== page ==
Is it Time to Remove the ‘e’ and ‘m’ from Learning? Yes and No

This is becoming a question I get asked frequently, and I also see it asked quite a bit to other people. I happen to think this is a very valid question, especially as people begin to participate in conferences and conversations on the topic of using mobile for learning.

To me there are good arguments for answering yes and no. Let me explain.

The Answer is Yes

I think we can easily make an argument for simplifying how we refer to learning based on different definitions and the usage of technology and devices that goes along with the experience. The questions here is why not call it Learning, instead of e-Learning (electronic), m-Learning (mobile) t-Learning (Tablet), u-Learning (ubiquitous), etc. After all, our ultimate goal as learning professionals is to design learning experiences for learners by any means necessary, no?

For those frequent readers of this blog, you may have noticed that whenever possible I use phrases like “designing learning experiences” and “the next generation of learning” in an attempt to gradually steer the conversation toward thinking about designing learning for the new multiscreen world we live in, where the desktop is just one of many screens.

The Answer is No

However, I still see lots of benefits of keeping some of these specific references separate, especially eLearning and mLearning. I think mobile learning is in its nascent stage, and we are just beginning to scratch the surface of what’s going to be possible with mobile. Most learning professionals are still struggling to see the big deal about using mobile devices for delivering learning experiences to their learners.

I think there’s quite a bit of confusion out regarding the differences between eLearning and mobile learning and why people should care about mLearning.

Case in point, I was looking at the winners in this year’s Reader’s Choice Awards for the 2012 “Best of Elearning!Awards” and because of my focus on mobile authoring, I noticed the winner in the best mobile authoring solution category and couldn’t help to think just how misinformed we are in mLearning when we vote Adobe Captivate as the best tool in this category. Don’t get me wrong, Captivate is an excellente eLearning development tool, but to even consider it in this category, because of a new feature called HTML5 export, just means we have a long ways to go in understanding what mLearning really is and the types of tools that are required to create truly amazing mobile experience that delight users.

I’m also very optimistic because I realized there’s much work to be done in mobile learning to make sure that as an Industry, we don’t miss this amazing opportunity we have in front of us, and don’t simply dismiss mobile as merely an extension of eLearning, and something we can simply check off by converting our existing desktop eLearning to HTML5.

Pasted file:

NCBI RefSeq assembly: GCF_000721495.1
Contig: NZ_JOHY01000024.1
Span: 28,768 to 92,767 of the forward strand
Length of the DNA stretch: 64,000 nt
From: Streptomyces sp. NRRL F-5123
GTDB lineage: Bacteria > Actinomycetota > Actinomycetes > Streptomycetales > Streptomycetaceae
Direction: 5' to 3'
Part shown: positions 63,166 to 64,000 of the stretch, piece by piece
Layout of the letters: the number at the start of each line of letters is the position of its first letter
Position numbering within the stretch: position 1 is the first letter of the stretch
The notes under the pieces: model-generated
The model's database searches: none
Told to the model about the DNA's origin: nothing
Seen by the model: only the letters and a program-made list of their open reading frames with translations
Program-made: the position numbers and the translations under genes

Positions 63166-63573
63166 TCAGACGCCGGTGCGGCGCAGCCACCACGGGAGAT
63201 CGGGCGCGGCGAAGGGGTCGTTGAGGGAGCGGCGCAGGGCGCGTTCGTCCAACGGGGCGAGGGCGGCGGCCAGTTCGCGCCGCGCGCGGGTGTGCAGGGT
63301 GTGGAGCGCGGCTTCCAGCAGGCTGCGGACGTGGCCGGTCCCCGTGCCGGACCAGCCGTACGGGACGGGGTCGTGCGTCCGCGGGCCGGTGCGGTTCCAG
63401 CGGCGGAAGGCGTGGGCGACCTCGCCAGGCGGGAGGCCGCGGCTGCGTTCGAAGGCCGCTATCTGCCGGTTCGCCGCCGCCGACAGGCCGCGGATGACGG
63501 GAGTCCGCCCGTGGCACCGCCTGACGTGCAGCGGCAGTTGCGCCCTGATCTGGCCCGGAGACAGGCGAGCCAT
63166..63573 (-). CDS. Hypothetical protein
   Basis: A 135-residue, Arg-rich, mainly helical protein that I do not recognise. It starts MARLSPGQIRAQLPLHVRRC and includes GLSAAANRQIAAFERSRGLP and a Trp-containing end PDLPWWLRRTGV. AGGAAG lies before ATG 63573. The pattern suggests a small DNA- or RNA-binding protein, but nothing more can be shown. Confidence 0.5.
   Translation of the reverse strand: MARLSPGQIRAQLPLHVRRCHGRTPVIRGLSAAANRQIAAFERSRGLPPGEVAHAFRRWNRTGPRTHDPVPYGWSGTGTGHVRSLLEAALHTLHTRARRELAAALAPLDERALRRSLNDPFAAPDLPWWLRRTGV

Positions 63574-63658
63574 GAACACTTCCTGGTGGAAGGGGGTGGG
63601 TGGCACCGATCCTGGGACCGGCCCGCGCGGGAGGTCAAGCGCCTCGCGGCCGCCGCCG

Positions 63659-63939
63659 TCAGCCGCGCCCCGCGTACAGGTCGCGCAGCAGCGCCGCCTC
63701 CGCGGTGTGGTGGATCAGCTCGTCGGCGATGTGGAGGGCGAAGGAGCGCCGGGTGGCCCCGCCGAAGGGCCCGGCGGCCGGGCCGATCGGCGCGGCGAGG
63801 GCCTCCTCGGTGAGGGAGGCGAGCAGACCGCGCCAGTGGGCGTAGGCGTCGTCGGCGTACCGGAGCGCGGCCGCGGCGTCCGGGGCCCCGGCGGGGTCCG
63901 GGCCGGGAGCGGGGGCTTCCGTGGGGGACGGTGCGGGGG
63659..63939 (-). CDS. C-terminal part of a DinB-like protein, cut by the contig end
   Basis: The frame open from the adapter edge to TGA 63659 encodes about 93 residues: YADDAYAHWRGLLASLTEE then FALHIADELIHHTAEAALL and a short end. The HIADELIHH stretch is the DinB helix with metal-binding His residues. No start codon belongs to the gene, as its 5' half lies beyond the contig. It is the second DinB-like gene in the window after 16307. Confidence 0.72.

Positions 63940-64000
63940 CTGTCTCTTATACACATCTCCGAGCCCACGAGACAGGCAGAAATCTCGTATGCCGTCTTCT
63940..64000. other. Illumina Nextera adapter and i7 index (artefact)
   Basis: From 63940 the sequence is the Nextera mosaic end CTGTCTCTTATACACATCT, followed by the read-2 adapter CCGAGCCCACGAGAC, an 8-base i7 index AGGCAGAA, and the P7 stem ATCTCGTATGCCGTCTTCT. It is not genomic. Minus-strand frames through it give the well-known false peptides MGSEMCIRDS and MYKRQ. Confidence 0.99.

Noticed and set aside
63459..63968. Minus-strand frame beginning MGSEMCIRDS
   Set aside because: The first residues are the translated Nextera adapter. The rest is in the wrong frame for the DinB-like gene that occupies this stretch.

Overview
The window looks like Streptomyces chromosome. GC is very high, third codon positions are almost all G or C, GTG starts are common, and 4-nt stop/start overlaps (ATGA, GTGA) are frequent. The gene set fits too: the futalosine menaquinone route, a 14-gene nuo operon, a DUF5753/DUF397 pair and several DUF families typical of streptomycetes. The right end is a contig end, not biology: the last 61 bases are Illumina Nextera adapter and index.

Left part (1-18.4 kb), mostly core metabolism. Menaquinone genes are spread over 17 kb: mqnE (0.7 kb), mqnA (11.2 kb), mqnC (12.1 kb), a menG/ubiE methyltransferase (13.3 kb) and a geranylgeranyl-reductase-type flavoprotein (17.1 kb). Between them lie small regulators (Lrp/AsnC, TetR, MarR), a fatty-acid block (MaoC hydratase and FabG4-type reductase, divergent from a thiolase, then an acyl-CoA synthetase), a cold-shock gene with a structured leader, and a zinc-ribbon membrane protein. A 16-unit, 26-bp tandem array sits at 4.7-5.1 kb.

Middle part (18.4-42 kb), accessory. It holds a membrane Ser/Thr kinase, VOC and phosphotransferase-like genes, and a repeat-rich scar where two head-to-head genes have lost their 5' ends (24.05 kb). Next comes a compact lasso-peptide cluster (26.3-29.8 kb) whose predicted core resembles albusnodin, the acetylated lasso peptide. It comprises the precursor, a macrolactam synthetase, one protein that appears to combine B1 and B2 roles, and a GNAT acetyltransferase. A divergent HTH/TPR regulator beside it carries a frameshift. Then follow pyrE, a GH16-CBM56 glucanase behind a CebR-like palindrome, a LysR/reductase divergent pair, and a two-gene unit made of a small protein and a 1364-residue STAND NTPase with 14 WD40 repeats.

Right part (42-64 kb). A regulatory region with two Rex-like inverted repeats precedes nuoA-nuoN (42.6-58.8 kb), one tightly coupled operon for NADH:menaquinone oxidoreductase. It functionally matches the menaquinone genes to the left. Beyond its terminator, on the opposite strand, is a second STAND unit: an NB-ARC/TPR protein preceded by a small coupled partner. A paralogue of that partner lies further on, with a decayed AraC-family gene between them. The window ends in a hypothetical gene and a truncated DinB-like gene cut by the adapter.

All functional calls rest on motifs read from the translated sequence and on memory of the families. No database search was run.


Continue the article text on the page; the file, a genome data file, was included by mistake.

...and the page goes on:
For mobile learning to be a success, what we need is a revolution, a new way of thinking, and not simply an evolution of eLearning.

Keeping eLearning separate from mLearning at this point will help us educate newcomers to mLearning about the differences between developing for the desktop and the fact that there is an ever-growing number of mobile devices out there that connected learns want to use to Learn.

What do you think, is it time to remove the ‘e’ and ‘m’ from Learning?


Is it Time to Remove the 'e' and 'm' from Learning?

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About RJ Jacquez

My name is RJ Jacquez, Mobile Learning Analyst and Consultant, helping companies understand the potential of Mobile and make a successful transition from eLearning to mLearning in their organizations. Also a Mobile Learning Evangelist, Podcasting and Blogging the Mobile Learning Revolution as it happens. Before that, I worked for Adobe Systems and Macromedia as a Senior Evangelist. I'm honored to be among great company in the following lists and articles: 1) mLearning’s game changers: Who’s on your dream team? (http://t.co/7j5KoylW) 2) Top 25 Most Influential Bloggers in Technical Communications (http://bit.ly/a8ooZC) 3) Top 20 most influential tweeters in eLearning, training and HR (http://bit.ly/KCOjqf). 4) I was also mentioned in this article on Why Every Company Needs a Robert Scoble (infographic) for my work as an Adobe Evangelist (http://bit.ly/v0IMHs). Please follow me on Twitter @rjacquez